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New Foundation Degrees Community Workers and Classroom Assistants Access to University

Originally published 28 November 2000

The new Foundation Degrees launched across the UK today, Tuesday 28th November, begin a new initiative to open up UK universities to even more who have not previously benefited from higher education. They will equip such students with the technical skills, academic knowledge and transferable skills that employers are increasingly demanding.

The University of Warwick is proud to be selected as one of the first 20 universities to lead this initiative. The University, working with a range of employers, will now start recruiting 60 students for two new foundation degrees designed specifically for people working as teaching assistants, and as local community or voluntary workers.

Warwick's Vice-Chancellor Sir Brian Follett welcomed the new degrees saying:

"Foundation Degrees are a new idea aimed at students who have previously felt excluded from our universities. Two important features of the new degrees are that they involve employers in delivering parts of the programmes and offer employees the chance to improve their skills and careers."

Foundation degrees can be completed in two years, or an equivalent period part-time, and also can form the first step to a full honours degree. Foundation Degrees are designed to supply highly-qualified graduates to address the shortage of people with intermediate-level skills in a wide variety of professional areas.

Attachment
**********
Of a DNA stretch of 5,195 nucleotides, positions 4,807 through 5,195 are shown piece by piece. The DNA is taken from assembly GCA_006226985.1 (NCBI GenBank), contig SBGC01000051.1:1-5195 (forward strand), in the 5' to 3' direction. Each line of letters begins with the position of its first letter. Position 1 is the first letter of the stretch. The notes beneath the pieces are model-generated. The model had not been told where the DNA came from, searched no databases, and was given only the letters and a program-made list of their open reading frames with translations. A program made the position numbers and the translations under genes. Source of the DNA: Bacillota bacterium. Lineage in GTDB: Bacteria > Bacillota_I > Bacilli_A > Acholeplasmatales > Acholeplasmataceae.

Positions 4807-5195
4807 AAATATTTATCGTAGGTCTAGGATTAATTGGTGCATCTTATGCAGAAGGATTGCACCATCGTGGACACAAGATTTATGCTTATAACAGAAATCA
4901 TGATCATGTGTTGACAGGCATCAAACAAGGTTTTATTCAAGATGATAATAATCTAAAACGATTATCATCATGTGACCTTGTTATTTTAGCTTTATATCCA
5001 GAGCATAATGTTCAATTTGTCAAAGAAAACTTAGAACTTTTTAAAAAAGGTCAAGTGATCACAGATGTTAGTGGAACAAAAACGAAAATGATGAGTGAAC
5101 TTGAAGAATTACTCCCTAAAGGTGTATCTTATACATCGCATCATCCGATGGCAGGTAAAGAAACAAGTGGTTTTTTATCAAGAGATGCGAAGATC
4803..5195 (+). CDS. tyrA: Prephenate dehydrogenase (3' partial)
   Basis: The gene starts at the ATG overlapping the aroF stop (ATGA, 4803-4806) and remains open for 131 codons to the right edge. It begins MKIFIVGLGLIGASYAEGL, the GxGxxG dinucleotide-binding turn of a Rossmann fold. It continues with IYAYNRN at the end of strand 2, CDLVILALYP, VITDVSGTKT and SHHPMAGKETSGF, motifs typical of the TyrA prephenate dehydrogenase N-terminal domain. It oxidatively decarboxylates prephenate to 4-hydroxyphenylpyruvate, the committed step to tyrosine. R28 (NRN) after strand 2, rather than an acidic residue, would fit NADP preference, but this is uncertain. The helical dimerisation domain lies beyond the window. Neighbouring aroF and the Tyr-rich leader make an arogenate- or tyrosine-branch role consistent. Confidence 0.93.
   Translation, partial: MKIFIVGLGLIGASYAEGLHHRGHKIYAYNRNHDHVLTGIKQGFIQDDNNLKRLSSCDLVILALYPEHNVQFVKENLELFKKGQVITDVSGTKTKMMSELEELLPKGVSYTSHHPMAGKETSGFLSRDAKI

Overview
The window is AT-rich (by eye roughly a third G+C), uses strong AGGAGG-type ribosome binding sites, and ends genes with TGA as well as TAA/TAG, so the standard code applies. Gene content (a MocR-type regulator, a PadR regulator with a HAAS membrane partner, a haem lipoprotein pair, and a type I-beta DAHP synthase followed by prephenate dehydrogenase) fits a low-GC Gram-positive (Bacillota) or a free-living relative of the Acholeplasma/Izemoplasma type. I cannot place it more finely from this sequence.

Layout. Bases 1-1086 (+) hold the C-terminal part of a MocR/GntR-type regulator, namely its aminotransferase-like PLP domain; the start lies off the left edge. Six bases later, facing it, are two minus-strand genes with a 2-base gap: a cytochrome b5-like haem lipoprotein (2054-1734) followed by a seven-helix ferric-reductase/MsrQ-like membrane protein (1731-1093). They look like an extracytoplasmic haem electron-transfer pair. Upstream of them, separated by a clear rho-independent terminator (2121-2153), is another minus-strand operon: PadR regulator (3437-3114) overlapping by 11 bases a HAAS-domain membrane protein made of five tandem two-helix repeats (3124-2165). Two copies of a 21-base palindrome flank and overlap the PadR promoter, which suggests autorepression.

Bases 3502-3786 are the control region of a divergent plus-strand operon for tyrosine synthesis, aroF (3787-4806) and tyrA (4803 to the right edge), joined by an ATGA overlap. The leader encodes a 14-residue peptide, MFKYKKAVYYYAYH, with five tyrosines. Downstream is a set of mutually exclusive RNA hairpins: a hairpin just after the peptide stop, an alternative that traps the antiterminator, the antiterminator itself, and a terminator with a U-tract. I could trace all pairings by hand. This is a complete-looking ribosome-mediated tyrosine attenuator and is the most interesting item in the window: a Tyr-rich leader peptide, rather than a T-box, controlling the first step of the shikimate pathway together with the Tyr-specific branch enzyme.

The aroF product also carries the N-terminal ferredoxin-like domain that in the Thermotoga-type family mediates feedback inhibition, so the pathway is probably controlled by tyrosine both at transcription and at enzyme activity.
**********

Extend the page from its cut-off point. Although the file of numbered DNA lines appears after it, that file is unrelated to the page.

Warwick has been awarded funding for two new Foundation Degrees:

  1. Foundation degree in Community Enterprise and Development - This will be run in partnership with Coventry's Tile Hill College of Further Education, North Warwickshire and Hinckley College and a number of local authorities and community organisations. It will be aimed at those working in the Community and Voluntary sector (such workers make up around 2.2 % of the total UK workforce)
  2. Foundation Degree in Learning Support - this will be delivered by the University's Institute of Education, one of the largest providers of teacher training in the UK and will be aimed at teaching assistants. This will support the conclusions of the recent DfEE Green paper on Teachers Meeting the Challenge of Change which called for "more effective use of, and better training for teaching assistants and other support staff".

Further information about the above press release and all other media services at the University of Warwick can be obtained from:

Peter Dunn, Press Officer
University of Warwick
Coventry, CV4 7AL
West Midlands
Tel: 024 76 523708